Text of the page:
An infrastructure-loving Whig to the core, Fillmore hated slavery only to the extent that it detracted from his modernizing agenda. With Southerners pacified, the president hoped to gain their support for various Whig economic policies and move the country toward more important issues. At least that’s how he saw the issue of slavery: a distraction from the real work of American politics.

So he worked to pass the Fugitive Slave Act to do just that. To ensure the bill’s passage, Fillmore cajoled his colleagues, threatening to withhold his (and thus the party’s) endorsement from Whig congressmen who did not come aboard the compromise train. He even threatened to send federal troops to put down protests against the bill in cities such as Philadelphia. Hostage to Southerners’ ever-increasing demands, Fillmore was determined to see the Fugitive Slave Act enforced.

The compromise, however, tore apart the Whig Party, ultimately costing Fillmore the party’s nomination in 1852. After the party splintered, Fillmore found a place with the nativist American Party, commonly known as the Know-Nothings. Anti-immigrant and anti-Catholic, the Know-Nothings represented a particularly virulent form of white nationalism in an era defined by it. Fillmore accepted their nomination in 1856.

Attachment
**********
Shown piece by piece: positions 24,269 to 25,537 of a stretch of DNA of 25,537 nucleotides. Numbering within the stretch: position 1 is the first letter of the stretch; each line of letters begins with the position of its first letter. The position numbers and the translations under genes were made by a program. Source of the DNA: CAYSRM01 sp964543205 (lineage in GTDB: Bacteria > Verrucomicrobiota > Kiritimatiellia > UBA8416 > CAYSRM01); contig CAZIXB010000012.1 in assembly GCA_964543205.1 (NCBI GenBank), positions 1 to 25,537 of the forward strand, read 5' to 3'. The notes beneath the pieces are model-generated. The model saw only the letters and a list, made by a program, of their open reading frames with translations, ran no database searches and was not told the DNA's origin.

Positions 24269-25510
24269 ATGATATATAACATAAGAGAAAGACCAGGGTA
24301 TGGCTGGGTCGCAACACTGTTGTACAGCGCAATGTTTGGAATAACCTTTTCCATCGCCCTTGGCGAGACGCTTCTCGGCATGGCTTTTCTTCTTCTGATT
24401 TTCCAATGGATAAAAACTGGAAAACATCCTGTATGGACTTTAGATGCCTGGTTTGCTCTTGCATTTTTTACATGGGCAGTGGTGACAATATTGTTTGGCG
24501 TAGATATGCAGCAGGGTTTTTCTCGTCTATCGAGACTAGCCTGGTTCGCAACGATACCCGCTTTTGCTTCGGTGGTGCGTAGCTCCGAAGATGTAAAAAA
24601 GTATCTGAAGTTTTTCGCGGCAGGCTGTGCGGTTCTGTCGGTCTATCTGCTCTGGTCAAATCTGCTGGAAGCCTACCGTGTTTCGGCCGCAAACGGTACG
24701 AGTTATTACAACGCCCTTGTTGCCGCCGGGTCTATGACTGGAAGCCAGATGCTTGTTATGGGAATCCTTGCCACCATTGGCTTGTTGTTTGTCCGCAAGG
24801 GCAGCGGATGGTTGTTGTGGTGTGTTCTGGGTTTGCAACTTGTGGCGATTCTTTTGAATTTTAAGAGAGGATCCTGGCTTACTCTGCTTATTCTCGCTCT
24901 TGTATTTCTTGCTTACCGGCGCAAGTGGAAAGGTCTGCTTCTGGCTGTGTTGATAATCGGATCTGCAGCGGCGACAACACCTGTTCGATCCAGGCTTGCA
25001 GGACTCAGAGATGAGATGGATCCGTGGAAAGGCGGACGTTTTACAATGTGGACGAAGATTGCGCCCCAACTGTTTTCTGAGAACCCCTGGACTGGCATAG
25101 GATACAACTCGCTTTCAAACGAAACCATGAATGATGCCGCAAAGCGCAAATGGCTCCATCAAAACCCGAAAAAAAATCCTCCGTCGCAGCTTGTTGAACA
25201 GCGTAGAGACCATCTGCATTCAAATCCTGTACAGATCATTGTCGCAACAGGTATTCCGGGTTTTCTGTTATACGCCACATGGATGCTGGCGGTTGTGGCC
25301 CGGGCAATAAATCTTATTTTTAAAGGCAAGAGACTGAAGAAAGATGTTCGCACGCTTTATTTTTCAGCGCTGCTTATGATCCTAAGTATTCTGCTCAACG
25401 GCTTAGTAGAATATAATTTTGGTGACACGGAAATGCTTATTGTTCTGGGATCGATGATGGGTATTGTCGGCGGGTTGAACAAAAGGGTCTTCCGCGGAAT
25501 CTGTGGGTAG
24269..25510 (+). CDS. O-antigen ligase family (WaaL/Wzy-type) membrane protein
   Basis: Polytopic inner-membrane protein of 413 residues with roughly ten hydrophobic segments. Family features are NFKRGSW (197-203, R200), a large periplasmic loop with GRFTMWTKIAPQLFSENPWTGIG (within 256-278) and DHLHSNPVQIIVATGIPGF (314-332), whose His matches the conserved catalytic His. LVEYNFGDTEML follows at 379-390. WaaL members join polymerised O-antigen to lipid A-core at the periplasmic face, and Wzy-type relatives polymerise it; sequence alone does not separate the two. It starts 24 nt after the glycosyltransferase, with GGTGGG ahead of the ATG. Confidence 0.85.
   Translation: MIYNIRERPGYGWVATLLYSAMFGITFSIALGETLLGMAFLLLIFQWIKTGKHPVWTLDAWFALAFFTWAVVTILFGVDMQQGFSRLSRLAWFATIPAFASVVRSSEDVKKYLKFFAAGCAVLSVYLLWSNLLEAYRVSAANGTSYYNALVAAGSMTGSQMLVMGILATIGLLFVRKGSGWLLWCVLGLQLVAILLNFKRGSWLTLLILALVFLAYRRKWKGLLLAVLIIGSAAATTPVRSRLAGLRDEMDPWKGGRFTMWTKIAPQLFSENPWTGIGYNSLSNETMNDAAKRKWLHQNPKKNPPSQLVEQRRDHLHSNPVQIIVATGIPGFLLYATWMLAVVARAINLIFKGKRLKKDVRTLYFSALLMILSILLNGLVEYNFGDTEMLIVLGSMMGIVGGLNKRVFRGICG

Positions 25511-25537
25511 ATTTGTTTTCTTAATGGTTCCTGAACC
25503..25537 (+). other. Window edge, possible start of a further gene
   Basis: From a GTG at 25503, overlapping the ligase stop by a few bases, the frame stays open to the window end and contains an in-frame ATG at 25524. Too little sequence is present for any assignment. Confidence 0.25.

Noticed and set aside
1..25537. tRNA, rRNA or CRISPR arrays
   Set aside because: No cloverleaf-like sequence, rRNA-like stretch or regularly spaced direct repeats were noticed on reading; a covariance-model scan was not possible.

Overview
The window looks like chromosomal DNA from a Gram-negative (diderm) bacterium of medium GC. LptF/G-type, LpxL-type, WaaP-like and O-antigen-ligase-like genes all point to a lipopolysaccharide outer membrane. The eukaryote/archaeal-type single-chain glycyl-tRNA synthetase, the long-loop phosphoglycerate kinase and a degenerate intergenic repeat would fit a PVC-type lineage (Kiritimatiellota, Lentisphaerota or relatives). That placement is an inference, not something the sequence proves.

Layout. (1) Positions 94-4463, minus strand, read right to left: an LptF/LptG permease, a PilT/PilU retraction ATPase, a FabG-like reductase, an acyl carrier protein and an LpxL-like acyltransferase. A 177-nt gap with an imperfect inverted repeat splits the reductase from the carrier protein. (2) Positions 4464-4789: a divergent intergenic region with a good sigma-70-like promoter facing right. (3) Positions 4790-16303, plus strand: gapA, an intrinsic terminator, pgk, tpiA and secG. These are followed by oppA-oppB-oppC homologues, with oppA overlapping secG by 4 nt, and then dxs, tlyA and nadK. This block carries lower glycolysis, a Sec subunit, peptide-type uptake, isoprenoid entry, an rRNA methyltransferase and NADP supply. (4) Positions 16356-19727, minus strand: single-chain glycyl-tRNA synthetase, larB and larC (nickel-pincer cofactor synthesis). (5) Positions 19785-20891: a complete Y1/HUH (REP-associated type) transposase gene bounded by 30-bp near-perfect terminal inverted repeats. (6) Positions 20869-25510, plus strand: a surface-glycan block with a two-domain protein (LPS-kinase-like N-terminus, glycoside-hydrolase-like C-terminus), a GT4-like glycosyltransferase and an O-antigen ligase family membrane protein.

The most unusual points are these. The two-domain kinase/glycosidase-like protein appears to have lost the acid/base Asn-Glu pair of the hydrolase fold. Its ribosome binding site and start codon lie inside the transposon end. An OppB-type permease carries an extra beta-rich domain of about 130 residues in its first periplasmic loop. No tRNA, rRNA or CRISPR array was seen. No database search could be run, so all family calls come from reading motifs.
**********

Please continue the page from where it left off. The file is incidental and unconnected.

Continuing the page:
Sounding a refrain that we commonly hear today from politicians allied with nativist populist movements, Fillmore denied that he himself hated immigrants or Catholics — a significant number of whom populated his home town of Buffalo. But he revealed once and for all that, at the very least, he had no problem allying with rabid bigots if it would further his political and policy goals.

Despite his protestations, Fillmore’s actions reverberated among free African Americans in his home town. Buffalo was uniquely endangered by the new law. As a terminus of the Underground Railroad, the city had harbored runaway slaves for decades as they made their way to nearby Canada.

On several occasions in the 1830s and ’40s, locals had helped fugitive slaves elude bounty hunters, in some instances liberating captives by force and ferrying them across the Niagara River to St. Catherines, Ontario, where a sizable community of former slaves waited. The Fugitive Slave Act directly challenged Buffalonians: Would they follow the newly passed national law, one signed by their favorite son-turned-president? Or would they continue to harbor fugitives seeking refuge in their city?

Both, as it turned out. In August 1851, a judge refused to comply with the act and issued a writ of habeas corpus for a captured runaway from Kentucky named Daniel Davis, allowing him to escape before the slave-catcher could challenge the ruling.